Better You Go Home: A Tense Novel by Scott Driscoll

In January I met Scott Driscoll, a Seattle author and creative writing teacher.  I welcomed the opportunity to talk with him because of our common interest in the Soviet bloc countries.  Scott has written a novel set mainly in the Czech Republic, titled Better You Go Home.  I read the novel eagerly last month.  It is powerful.scott driscoll's book

Better You Go Home tells the story of a Seattle attorney, Chico Lenoch, visiting the Czech Republic a few years after the fall of the Iron Curtain.  The Czech Republic is the homeland of Chico’s father, and Chico has become aware that he has a half-sister here.  He looks for the woman partly out of desperation: Chico, a diabetic, is in kidney failure, and perhaps this sister could be the genetically matched kidney donor that he needs.  Yet as he searches for both this woman and the truth about what happened in his family, he unearths the pain that his family endured . . . and inflicted.  More and more, Chico’s quest goes beyond his own immediate medical need and becomes a drive to do the right thing for the sister who was left behind.

The book is sharply written in a close first-person narration, and the reader feels Chico’s diabetic weakness and dread as he walks this darkening path of generations-old hostilities.  The novel is driven by the tensions of family secrets (based in similar events from Scott’s own family history), political corruption and medical emergency.  This book is not light entertainment.  The chain of cause and effect is complicated, and the characters are not always easy to interpret.  But as I told Scott in an email to him after I finished the book, the complicated characters seem very real.  Even the ones that appear most reprehensible have at times done helpful deeds, and the sympathetic characters have had their moments of caving in to despair or compromise.  This conveys the stresses of people who have lived under Nazism and then communism.  In my readings on Hungary, I have encountered similar stories of moral ambiguity.  Sometimes we have to ask not only whether the characters (whether real or fictional) did right but also whether they felt they had any choice.CIMG0779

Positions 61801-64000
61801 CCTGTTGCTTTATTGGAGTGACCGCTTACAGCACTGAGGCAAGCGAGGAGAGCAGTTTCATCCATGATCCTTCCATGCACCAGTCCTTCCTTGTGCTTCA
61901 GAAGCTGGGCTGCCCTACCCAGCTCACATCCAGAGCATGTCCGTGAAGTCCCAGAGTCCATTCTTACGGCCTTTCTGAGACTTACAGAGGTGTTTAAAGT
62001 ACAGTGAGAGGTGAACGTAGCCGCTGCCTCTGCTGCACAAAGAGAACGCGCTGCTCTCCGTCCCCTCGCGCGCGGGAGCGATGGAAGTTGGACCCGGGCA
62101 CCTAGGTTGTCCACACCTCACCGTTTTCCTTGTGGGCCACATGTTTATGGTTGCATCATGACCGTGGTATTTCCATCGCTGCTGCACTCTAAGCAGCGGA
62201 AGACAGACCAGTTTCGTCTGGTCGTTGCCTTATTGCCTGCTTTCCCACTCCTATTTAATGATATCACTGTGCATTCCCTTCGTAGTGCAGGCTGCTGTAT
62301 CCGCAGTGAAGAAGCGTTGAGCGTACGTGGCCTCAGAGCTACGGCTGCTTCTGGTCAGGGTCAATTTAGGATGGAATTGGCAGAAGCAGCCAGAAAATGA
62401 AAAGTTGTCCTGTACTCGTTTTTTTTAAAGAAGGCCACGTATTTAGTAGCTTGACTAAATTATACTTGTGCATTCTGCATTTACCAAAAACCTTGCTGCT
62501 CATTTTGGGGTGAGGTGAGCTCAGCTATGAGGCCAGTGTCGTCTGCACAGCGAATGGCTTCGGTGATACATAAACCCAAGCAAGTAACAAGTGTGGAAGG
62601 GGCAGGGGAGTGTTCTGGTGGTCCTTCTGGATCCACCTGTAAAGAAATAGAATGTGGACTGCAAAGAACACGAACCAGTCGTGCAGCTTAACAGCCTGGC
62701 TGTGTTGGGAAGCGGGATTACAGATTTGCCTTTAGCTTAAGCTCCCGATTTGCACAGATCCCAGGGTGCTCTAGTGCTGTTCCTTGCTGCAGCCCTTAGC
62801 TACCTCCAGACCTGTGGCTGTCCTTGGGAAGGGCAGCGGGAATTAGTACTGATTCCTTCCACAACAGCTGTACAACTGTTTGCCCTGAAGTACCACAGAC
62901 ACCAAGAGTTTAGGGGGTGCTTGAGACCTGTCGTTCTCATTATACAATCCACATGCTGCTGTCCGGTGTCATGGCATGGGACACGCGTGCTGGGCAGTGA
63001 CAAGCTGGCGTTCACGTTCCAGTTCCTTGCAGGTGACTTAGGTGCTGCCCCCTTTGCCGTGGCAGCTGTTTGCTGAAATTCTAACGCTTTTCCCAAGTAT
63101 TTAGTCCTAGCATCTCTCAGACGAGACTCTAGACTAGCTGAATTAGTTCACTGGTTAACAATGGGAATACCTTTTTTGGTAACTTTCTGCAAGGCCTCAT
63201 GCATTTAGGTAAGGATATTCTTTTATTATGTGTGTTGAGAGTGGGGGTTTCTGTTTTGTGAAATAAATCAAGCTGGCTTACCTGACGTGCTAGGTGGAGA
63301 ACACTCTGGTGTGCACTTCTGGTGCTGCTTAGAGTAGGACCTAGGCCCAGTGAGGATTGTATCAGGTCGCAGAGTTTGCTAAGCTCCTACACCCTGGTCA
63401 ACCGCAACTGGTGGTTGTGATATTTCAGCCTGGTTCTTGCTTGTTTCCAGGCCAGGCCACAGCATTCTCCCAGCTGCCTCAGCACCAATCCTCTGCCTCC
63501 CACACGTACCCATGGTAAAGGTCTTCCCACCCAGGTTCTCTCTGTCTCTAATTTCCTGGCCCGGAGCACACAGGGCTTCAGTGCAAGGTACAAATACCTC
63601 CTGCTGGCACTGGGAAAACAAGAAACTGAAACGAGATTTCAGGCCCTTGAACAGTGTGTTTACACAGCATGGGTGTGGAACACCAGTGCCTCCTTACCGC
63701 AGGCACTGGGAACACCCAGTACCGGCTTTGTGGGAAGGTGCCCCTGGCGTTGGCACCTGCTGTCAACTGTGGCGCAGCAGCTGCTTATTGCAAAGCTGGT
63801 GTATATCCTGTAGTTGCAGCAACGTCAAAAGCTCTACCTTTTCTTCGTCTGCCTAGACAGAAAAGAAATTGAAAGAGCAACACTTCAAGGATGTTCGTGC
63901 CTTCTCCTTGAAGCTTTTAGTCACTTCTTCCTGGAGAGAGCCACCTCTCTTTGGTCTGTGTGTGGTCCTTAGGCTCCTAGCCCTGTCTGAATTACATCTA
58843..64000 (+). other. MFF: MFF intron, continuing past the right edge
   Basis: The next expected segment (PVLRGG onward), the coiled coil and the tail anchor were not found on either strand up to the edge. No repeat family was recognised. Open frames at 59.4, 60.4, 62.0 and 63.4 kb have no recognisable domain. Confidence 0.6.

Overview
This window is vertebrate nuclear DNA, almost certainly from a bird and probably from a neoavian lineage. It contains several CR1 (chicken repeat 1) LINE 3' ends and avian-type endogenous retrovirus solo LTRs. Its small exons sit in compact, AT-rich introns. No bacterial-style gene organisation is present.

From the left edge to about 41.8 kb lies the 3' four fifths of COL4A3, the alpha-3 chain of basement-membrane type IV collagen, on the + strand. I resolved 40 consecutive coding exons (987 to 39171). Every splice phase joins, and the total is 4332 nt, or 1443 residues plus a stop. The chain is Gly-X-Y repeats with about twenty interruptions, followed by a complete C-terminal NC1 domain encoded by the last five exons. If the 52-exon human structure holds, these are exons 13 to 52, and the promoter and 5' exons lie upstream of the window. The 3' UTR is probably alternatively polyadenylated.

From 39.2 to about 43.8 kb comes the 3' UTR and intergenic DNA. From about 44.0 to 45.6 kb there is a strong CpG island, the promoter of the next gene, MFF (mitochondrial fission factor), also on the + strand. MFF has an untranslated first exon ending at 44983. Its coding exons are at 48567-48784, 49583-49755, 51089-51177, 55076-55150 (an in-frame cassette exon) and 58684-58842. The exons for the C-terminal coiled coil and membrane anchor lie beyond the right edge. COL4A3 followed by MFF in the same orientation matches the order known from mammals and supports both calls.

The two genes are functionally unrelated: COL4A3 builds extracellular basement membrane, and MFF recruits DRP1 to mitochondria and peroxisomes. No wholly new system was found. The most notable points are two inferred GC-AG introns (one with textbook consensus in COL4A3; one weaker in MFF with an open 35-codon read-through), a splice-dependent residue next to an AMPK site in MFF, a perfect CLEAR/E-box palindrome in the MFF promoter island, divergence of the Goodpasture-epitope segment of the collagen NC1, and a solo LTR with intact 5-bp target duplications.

Scott’s comments about the writing of this book were illuminating.  “It was family matters that encouraged me to set out to write this story to begin with,” he said.  “What I especially wanted to know was what people thrust into a pressure cooker of politics, history, and geography (that was central Europe and the Eastern Bloc countries) did to keep their humanity alive. What I discovered was that there was no easy way to judge either side. There were consequences for my family.  But I didn’t write this for them. I wrote this for my generation, the generation whose parents suffered the worst of these events. The generation whose upbringing bore the weight of unresolved conflict among parents, many of whom were forced emigres.”

Better You Go Home is a deep and beautifully written book. Read it. But don’t read it for escape.  This is a novel you have to think about—and that’s a compliment.

Here is the Amazon link for the book

 

Re-examining an American Mindset

This essay (minus the photos) was published under a different title in The News Tribune of Tacoma, February 9, 2015.  To see the TNT article, click here.